02 Jan Healthcare Analytics – Industry Overview
Data Analytics enhances the entire process of data collection, storage, mining, analysis, and visualization to discover meaningful patterns in data.
Healthcare Analytics, a subset within the broader Data Analytics industry, facilitates improved decision making by combining big data and mathematics to change the way healthcare companies think, interpret, and act on information. As a result, firms operating within the industry hope to improve patient care, operating performance, and the bottom line by converting clinical and financial data into actionable insights.
Between 1960-2016, National Health Expenditures as a percent of GDP has risen from 5% to 17.9%; Per-capita health expenditures have risen from $146 in 1960 to $10,348 in 2016 [i]. During the same period, the United States population ages 65 and above has represented an ever-growing proportion of the overall population [ii].
These major market forces – rising healthcare costs and an aging population suffering from chronic conditions – have brought with them an increase in federal healthcare mandates. As such, payers and providers are increasingly motivated to invest in connected healthcare technology in order to deliver patient care more efficiently.
The Healthcare Analytics industry can be categorized according to technology (descriptive, diagnostic, prescriptive, predictive analytics), end-user (consumers, payers, providers, and vendors), application (research, clinical, operational, financial), and mode of delivery (on-site, web or cloud-based) [iii].
While most of these categories are self-explanatory, it might help to define the end-user constituents.
- Consumers: Individuals who receive medical care
- Payers: Institutions, such as employers or insurance carriers, that pay the providers for delivering medical care to patients
- Providers: Institutions that provide medical care to patients
- Vendors: Firms that sell products, devices, services, and solutions to providers
Main Activities by Application
The ultimate goal of healthcare research is to bridge data collection with data analysis to identify the root causes of disease as well as help evaluate disease and treatment patterns. Recent technological developments such as wearable sensors and mobile phone apps aid firms in collecting and analyze real-time with the intent to create algorithms which help detect and treat diseases.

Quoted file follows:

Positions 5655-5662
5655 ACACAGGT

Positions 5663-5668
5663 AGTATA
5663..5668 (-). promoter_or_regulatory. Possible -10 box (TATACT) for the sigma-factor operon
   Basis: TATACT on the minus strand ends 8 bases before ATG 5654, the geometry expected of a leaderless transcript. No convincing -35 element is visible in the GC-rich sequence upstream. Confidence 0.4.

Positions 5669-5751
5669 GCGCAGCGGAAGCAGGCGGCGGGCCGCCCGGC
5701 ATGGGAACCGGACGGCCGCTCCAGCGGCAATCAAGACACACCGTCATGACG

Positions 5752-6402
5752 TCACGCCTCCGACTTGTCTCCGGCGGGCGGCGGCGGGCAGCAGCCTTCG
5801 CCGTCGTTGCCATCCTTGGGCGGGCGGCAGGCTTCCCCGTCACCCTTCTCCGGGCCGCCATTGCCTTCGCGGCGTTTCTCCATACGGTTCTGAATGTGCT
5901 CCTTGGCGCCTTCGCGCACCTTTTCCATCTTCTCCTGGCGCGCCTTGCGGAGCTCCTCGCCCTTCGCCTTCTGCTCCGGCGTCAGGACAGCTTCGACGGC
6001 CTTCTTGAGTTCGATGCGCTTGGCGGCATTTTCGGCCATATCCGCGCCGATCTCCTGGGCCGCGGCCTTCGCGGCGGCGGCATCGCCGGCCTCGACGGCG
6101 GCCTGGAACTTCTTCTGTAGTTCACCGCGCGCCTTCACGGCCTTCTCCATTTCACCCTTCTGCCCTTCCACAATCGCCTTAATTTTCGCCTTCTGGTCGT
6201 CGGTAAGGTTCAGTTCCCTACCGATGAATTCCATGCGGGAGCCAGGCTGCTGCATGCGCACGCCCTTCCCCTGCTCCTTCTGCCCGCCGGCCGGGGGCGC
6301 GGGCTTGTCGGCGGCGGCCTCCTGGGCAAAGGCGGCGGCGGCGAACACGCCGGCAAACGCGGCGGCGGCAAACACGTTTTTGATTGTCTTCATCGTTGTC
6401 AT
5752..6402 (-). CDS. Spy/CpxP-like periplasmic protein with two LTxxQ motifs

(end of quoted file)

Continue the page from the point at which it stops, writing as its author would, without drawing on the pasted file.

The creation of an electronic health records (EHR) and a health information exchange (HIE) allows consumers and providers to standardize and securely access or share a patient’s medical information electronically— effectively reducing costs while simultaneously improving the speed and quality of care [iv].
A 2006 study by the American Hospital Association concluded that over $30 billion was spent on unnecessary hospital admissions, and that 20% of all hospital admissions occur within 30 days of a previous discharge. Operational Analytics helps improve healthcare operations to reduce readmission rates and improve patient outcomes.
The collection, storage, and analysis of financial data can help healthcare providers optimize business performance and provide insight into the whole revenue cycle. For customers, these insights can be used to create price benchmarks to compare providers. For providers, analytics will improve billing and reimbursement processes, clinical services, payer relations, charge monitoring, etc.
Business Analytics, Business Intelligence, Big Data, Cloud Computing Software, ERM Software, Computer Software, Data Management
- National Health Expenditure Data, Centers for Medicare & Medicaid Services (2017), https://www.cms.gov/.
- Population Ages 65 and Above for the United States, FRED (2017), https://fred.stlouisfed.org/series/SPPOP65UPTOZSUSA/
- Healthcare Analytics Global Market, MarketResearch.com (2014),
- Health Information Exchange, HealthIT.gov,
- Big Data Analytics for Healthcare, Society for Industrial and Applied Mathematics (2013),
Britton Sorensen contributed to this article